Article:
Clark County Public Health is warning the community about a recent increase in emergency department visits due to opioid overdoses. Preliminary evidence suggests much of the increase may be due to fentanyl – a synthetic opioid that is 50 times stronger than heroin and 100 times stronger than morphine.
Fentanyl may be added to illicit drugs during their production without the drug user’s knowledge. This has resulted in substantial increases in drug overdose deaths across the country, including in Clark County. In Clark County, fentanyl overdose deaths increased by 200% from 2019 to 2020, from 13 to 39 deaths.
“Anyone who uses powdered drugs or takes pills that were not given to them by a pharmacy should assume they contain fentanyl,” said Dr. Alan Melnick, Clark County health officer and Public Health director. “Drugs purchased online, from friends, or from regular dealers could be deadly. There’s no way to know how much fentanyl is in a drug or if it’s evenly distributed throughout the batch.”
The state Department of Health’s emergency department data monitoring system detected a possible cluster of opioid overdoses in Clark County. The information is preliminary but suggests a significant increase in emergency department visits due to suspected opioid overdoses Nov. 15-21. The primary substance involved appears to be fentanyl, and most of the suspected overdoses involved people 18 to 44 years old.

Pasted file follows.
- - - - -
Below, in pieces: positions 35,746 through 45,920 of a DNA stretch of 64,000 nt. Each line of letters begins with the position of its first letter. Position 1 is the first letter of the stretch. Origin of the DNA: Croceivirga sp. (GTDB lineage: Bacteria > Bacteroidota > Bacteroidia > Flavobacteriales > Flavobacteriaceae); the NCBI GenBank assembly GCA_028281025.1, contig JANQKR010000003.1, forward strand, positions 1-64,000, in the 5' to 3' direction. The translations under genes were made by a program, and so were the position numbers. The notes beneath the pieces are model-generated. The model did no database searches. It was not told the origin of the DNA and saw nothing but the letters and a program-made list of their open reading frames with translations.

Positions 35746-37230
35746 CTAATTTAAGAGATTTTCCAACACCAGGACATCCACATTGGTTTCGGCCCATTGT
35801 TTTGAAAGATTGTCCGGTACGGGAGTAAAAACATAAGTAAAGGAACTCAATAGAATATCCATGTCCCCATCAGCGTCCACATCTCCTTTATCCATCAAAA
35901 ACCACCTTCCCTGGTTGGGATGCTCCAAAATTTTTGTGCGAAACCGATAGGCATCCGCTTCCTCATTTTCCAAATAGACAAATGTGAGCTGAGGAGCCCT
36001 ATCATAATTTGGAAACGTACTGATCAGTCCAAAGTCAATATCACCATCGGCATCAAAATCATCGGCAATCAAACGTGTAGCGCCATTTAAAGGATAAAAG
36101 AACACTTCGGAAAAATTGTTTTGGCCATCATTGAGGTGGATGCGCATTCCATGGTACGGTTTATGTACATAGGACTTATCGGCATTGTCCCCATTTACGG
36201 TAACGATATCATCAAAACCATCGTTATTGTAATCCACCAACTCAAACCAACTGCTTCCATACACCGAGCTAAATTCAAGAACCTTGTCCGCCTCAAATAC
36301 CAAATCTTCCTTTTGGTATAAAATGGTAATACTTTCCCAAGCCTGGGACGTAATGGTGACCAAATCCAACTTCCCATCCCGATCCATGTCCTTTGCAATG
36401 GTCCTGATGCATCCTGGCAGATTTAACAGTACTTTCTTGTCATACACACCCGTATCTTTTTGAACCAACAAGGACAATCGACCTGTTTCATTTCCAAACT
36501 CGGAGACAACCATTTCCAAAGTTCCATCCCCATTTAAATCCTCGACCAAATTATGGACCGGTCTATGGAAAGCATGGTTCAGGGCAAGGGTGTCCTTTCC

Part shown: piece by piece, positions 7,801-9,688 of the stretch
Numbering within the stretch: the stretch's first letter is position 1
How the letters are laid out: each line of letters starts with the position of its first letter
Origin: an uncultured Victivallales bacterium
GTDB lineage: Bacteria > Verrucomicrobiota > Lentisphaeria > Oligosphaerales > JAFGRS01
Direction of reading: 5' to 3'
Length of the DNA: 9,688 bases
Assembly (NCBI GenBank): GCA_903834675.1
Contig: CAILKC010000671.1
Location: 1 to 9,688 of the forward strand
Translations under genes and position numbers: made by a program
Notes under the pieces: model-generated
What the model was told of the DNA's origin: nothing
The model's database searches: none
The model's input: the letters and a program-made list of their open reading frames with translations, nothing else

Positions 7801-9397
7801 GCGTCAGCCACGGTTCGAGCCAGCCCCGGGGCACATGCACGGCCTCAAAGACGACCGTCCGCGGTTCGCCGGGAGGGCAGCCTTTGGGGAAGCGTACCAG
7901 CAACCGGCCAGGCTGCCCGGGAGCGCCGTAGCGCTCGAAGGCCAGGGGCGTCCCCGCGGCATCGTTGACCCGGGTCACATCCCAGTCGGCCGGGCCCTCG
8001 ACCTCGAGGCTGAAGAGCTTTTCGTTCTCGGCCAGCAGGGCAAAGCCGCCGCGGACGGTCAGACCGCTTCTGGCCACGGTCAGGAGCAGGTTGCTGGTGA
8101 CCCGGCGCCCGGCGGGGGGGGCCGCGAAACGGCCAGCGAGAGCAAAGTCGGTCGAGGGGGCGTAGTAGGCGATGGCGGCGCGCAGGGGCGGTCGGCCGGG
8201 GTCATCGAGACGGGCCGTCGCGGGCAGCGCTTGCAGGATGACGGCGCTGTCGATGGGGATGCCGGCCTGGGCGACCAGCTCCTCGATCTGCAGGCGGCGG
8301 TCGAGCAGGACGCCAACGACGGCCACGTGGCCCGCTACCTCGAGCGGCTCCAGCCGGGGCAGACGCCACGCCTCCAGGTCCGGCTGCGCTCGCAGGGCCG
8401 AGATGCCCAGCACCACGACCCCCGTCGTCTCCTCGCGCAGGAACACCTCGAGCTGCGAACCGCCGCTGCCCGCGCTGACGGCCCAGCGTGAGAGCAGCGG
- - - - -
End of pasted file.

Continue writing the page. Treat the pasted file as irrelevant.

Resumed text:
Public Health is urging people who use drugs to take steps to reduce the risk of fentanyl overdose:
- Carry at least three doses of naloxone and know how to use it. Naloxone is a widely available medication that can reverse an opioid overdose. Naloxone is available at most pharmacies and does not require a prescription.
- Let friends know that you have naloxone, where you keep it, and how to use it.
- Don’t use alone. Someone using alone cannot call for help during an overdose.
- If you are going to use while you're alone, call a friend or Never Use Alone at 800.484.3731 so they can send help if needed.
- When using with others, go one person at a time. Watch and wait before the next person uses.
- Don’t mix drugs. Mixing different types of drugs, like opioids, alcohol, methamphetamine or cocaine increases your risk for overdose.
- Call 911 if someone overdoses. The state’s Good Samaritan Overdose Law protects you and the person you are helping from drug possession charges.
An overdose involving fentanyl is similar to overdoses of other opioids, but it can come on much faster and stronger than a typical opioid overdose. Overdose signs include:
- won’t wake up or hard to wake up
- slow or no breathing
- gurgling, gasping or snoring
- pale, ashy, cool skin
- blue or gray lips or fingernails
People experiencing substance use disorder, problem gambling, and/or a mental health challenge can be connected to local treatment resources and community services by calling the Washington Recovery Help Line at 866.789.1511. The 24-hour help line also provides anonymous, confidential emotional support for Washington residents.